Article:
Here, the prescience of the writer is deemed more important that the book’s (tacitly conceded) failure to produce the promised flowering. If it is difficult to see how a novel which argues for a predominantly Maori culture offers comfort to white readers, here is an explanation. The book’s failure to flower is predicted within the book itself: the possibility of flowering remains intact in art, antiseptically quarantined from worldly affiliations (to use Said’s phrase) and not requiring any material change. Any reading of the bone people which fails to take into account what has actually happened to Maori people in the 10 years since its publication is a confirmation of Stanley Fish’s argument that literary criticism is, like virtue, its own reward. Edmond’s criticism has as an ideal the recovery of the text’s “true” meaning. This search involves a scholarly and trenchant study of the text and of other critics’ readings of it since 1984 but it ignores the world outside the text.
In the specific circumstances of New Zealand in the 1990s I believe that cultural materialist readings of texts by Maori are more appropriate than the purely literary. Before trying to prove this point I should concede that it is not just literary criticism that can be like virtue, quarantined from the world outside: as Jean Baudrillard has pointed out, there is nothing quite so startling as capital’s ability to collapse social transgression back into itself, remanufacturing it and reproducing it for general consumption as a commodity that looks normal. The cultural materialist might be defined in the same terms as Fish defines the literary critic — someone who does cultural materialism and not influencing anyone apart from (possibly) other cultural materialists.
Cultural materialism isn’t guaranteed to empower Maori either but by keeping a persistent hold on the world beyond the text it is more likely to do so than “pure” literary criticism in New Zealand’s specific and peculiar circumstances.
The 10 years since the publication of the bone people coincide with a period when successive governments have embraced free-market policies more enthusiastically than has happened almost anywhere else: These policies have worked in that inflation and government expenditure are down and the GDP is up. The Economist says that New Zealand’s is a success story and that the future looks promising. The journal of the British National Farmers’ Union envies New Zealand marketeers’ freedom from the rules and regulations which protect the weak in Europe. If Man Alone is no longer a dominant trope in New Zealand literature, he has re-emerged in life, pitting his individualism against the harsh elements of market competition.
The Independent points out the downside to the success story: one in seven people is below the poverty line, there are record numbers of people in jail, armed police on the streets and queues at charity “food banks”.
Maori comprise 12% of the population but they are unemployed and imprisoned in disproportionately large numbers, the main victims of poverty, deprivation and social polarisation. Rather than remedying this situation, the valorisation of Maori culture may have colluded with it, by providing in art a holism that material life is seen to lack. In a country where all commodities, including time, nature and people are subjected to the doctrines of rationalisation, user-pays and cost-effectiveness, a holistic Maori approach is not a part of everyday life, but is a valuable cultural export.
At a conference in Dijon in 1994 a French academic referred to the episode in Patricia Grace’s novel Potiki, when some Maori resist a development which was encroaching on their community by hijacking the offending bulldozers and dumping them in the sea. She said she found the incident a cheering antidote to the ubiquitous bulldozers used for property development on the south coast of France where she lived. All of us listening shared the Maori mind and mentally dumped bulldozers in the sea but the alarming thing about this vicarious act of resistance was that it implied that there was nothing else that could be done. Or, as the world moves further away from wholeness, the world colludes by providing it. Terry Eagleton has suggested that the new right encourages religiosity as a refuge from the utilitarian social order that their own policies help to sustain. Another speaker at Dijon may have been illustrating this point when he argued that holism was a comparatively recent development in Maori art, which had traditionally stressed hierarchies and had been the preserve of an élite.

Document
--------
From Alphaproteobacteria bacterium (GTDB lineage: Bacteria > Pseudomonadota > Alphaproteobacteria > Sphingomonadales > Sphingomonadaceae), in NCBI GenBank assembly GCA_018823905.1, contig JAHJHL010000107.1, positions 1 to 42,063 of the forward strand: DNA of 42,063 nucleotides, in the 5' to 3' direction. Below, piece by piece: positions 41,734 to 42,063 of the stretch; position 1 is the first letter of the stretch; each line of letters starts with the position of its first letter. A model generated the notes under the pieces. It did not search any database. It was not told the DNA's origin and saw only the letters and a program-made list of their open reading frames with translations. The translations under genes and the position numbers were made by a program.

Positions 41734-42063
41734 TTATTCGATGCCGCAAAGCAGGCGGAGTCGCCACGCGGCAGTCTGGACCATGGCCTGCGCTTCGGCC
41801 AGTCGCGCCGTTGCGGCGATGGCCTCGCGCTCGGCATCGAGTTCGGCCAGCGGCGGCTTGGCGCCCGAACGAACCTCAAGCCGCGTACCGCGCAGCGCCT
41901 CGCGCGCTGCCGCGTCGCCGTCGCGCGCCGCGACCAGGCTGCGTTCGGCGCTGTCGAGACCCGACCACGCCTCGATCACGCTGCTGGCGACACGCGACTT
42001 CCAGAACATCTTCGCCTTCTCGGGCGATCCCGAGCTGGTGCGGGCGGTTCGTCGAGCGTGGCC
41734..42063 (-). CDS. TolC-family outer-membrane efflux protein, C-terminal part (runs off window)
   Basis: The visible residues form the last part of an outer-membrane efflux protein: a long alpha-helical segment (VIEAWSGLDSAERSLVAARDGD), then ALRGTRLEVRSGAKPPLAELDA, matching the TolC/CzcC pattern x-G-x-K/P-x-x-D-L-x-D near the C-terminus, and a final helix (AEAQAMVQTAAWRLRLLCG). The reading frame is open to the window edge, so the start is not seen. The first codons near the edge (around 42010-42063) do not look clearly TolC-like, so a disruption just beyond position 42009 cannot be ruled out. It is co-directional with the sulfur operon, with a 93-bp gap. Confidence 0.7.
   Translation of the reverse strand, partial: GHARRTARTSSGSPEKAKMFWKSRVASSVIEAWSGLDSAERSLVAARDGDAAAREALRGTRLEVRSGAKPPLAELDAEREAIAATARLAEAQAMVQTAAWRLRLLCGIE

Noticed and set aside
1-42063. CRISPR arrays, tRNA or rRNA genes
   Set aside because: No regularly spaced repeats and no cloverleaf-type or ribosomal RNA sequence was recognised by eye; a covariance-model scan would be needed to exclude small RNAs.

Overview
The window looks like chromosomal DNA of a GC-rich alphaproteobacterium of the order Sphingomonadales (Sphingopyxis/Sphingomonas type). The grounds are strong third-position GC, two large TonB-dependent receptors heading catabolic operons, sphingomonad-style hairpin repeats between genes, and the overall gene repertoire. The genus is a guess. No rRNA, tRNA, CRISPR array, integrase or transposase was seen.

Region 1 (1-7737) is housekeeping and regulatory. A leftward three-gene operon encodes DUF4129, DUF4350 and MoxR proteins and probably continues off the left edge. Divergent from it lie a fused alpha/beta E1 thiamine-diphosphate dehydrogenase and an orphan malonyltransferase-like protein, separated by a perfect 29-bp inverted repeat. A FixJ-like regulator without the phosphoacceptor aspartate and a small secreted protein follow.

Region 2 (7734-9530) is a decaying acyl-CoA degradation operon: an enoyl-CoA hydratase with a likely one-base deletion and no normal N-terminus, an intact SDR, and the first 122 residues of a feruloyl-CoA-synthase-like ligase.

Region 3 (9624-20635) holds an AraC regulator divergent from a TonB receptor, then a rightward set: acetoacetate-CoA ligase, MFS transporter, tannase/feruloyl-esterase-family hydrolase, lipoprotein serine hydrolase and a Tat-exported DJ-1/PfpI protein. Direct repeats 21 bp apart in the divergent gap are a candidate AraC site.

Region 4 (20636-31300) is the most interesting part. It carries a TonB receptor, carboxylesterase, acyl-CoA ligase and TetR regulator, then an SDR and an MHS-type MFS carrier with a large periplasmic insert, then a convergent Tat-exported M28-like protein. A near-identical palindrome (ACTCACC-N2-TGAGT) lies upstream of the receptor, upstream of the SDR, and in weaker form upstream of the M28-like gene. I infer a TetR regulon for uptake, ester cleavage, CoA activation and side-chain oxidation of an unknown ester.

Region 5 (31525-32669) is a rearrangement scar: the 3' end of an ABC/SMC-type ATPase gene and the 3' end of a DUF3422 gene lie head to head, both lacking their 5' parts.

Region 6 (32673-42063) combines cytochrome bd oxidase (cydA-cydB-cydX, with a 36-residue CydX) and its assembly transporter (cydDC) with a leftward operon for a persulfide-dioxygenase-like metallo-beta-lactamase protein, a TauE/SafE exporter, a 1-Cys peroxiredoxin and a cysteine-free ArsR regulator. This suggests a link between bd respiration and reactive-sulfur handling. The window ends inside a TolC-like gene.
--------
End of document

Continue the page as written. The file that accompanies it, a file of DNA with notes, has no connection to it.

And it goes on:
The response from the New Zealanders present (generally outraged) showed how difficult it is to confront the possibility that one influence on the evolution of Maori art has been western self-interest. The point has been made in relation to other indigenous cultures. Jimmie Durham of the Cherokee nation, aware of what white America expects of him, ironically reassures his readers:
Don’t worry — I’m a good Indian. I’m from the west, love nature, and have a special, intimate connection with the environment. (And if you want me to, I’m perfectly willing to say it’s a connection white people will never understand.)
In Australia Michael Tjakamarra reacted dramatically against Aboriginal art being appropriate and displayed as national icon, by digging up his mosaic, which had decorated the forecourt of the new Parliament House in Canberra.
Maori culture tends to be resistant to this kind of response. There are several possible explanations for this. One is that Maori are stronger numerically than American Indians or Aborigines, not only in the country at large but also in the academy. When Allan Hanson, a respected American ethnographer, argued that Maori mythology was not autonomously Maori but owed much to the desires and interpretations of western anthropologists, he faced the same outraged reaction that greeted the French anthropologist at Dijon. Hanson was confronted at Auckland University by a panel of academics, three of whom were Maori and therefore well-positioned to argue that cultural incursions by people unfamiliar at first hand with the language and customs of an indigenous people were at best irresponsible and at worst mischievous. The only speaker to argue on Hanson’s side was not Maori and his credibility might already have been cast into doubt by the argument about first-hand familiarity with indigenous culture. It is probable that neither in the United States nor in Australia would there be a group of academic indigenes of such power to rebut what they perceived as a slur on their culture.